This cross is made from pieces of a boat that was wrecked on 11 October, 2013 off the coast of Lampedusa. I went to visit it today inbetween meetings. I walked through the pricey blingy shop at the British Museum past countless artefacts and huge treasures and then stood and pondered this simple cross.

The experience was profound. The simplicity of the cross, crudely fashioned and the layers of boat paint made it look out of place. 

Especially in the huge glass cabinet. 
The cross is a painful reminder of the 311 Eritrean and Somali refugees who were drowned en route from Libya to Europe. Inhabitants of Lampedusa helped to save the lives of 155 others. After meeting some of the survivors who are Eritrean Christians in the church on Lampedusa, Mr Tuccio, the island’s carpenter, was moved by their plight but felt frustrated that he could not make a difference to their situation. 

The best he could do was to use his skills as a carpenter to fashion each of them a cross. A symbol of being rescued from the sea and a sign of hope for the future.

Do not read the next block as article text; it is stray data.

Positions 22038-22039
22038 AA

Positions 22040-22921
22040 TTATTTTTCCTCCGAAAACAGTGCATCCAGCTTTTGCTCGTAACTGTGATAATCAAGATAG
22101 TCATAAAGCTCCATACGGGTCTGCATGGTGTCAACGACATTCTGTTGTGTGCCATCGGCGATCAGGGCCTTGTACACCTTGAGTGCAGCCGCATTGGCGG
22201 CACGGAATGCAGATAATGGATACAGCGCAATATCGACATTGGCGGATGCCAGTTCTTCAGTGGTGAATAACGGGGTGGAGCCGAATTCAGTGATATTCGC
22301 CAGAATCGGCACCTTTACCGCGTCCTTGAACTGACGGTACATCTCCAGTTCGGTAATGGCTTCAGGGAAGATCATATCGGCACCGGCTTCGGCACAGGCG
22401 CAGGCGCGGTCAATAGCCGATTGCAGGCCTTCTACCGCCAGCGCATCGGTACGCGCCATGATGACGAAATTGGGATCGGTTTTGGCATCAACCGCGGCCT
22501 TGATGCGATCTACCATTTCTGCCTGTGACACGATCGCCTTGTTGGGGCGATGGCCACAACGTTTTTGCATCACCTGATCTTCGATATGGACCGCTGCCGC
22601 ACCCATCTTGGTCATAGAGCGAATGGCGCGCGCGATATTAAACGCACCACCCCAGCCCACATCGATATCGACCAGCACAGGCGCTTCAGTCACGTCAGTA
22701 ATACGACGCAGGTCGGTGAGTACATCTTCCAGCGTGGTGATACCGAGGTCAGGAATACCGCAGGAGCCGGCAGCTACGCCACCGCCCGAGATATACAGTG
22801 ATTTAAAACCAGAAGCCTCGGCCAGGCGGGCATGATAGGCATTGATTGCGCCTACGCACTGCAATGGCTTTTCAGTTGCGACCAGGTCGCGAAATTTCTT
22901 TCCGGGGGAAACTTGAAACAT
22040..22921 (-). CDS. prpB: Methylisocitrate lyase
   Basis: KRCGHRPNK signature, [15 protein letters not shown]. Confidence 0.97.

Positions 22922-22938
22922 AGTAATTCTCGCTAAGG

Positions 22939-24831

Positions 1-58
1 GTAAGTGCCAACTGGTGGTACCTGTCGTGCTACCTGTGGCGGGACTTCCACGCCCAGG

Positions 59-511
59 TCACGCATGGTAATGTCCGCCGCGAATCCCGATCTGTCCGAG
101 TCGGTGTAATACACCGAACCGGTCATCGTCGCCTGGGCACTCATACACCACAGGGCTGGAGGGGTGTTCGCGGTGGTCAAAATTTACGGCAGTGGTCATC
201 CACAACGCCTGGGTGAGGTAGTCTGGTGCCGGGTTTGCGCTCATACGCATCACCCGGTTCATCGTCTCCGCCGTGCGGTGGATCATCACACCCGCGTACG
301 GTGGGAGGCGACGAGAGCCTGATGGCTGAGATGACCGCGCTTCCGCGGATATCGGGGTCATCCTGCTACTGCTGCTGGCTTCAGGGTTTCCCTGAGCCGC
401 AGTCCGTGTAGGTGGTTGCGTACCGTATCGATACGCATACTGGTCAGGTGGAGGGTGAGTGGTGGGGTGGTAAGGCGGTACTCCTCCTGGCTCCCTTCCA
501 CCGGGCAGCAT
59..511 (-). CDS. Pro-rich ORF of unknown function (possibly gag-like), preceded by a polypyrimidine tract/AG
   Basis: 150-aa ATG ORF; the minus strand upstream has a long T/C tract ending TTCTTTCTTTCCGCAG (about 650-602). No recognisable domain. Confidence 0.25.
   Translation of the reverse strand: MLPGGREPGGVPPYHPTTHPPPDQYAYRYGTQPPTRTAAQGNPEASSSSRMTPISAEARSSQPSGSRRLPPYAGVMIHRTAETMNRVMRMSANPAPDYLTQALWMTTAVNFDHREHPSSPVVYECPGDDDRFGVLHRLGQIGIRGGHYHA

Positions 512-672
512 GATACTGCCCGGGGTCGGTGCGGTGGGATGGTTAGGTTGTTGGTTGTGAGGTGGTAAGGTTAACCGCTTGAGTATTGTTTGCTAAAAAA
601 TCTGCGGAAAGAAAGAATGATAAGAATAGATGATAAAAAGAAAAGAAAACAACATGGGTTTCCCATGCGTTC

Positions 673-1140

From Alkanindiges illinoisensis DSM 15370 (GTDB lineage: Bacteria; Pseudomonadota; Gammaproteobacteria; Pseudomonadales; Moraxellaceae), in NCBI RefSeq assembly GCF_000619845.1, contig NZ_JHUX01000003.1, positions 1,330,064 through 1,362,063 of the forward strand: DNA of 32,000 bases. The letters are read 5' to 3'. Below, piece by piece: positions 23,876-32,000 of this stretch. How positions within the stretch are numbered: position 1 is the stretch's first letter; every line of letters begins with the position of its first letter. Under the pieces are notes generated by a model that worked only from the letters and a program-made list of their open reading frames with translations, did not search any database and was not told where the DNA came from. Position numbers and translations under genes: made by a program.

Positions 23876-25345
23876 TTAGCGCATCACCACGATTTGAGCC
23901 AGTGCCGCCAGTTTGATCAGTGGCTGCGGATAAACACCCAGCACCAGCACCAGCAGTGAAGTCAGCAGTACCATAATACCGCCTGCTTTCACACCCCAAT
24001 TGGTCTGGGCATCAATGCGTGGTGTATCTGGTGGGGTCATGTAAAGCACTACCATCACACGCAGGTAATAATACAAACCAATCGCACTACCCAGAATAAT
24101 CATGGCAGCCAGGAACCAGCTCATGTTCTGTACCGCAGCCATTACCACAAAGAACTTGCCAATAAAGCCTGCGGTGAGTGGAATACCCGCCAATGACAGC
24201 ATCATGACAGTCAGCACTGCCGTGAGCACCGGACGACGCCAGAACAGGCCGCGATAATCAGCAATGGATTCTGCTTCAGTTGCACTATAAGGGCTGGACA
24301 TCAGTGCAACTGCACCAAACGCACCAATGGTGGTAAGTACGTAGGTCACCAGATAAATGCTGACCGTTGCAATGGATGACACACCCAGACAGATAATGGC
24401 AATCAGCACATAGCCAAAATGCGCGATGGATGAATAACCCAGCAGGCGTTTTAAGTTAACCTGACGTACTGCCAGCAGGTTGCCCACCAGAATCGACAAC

This cross in the British museum stands witness to the kindness of the people of the small island of Lampedusa who have done what they can for the refugees and migrants who arrive on their shores.

I walked away from the cross with tears in my eyes. Moved by the plight of refugees and those who are fleeing war, persecution and poverty. But also moved by the deep impact of the cross. God loved the world so much that he gave his only Son. The gift of Jesus and his sacrifice on the cross is a crude sign of hope and that this life on Earth is not it. Jesus has made a way for eternity.   

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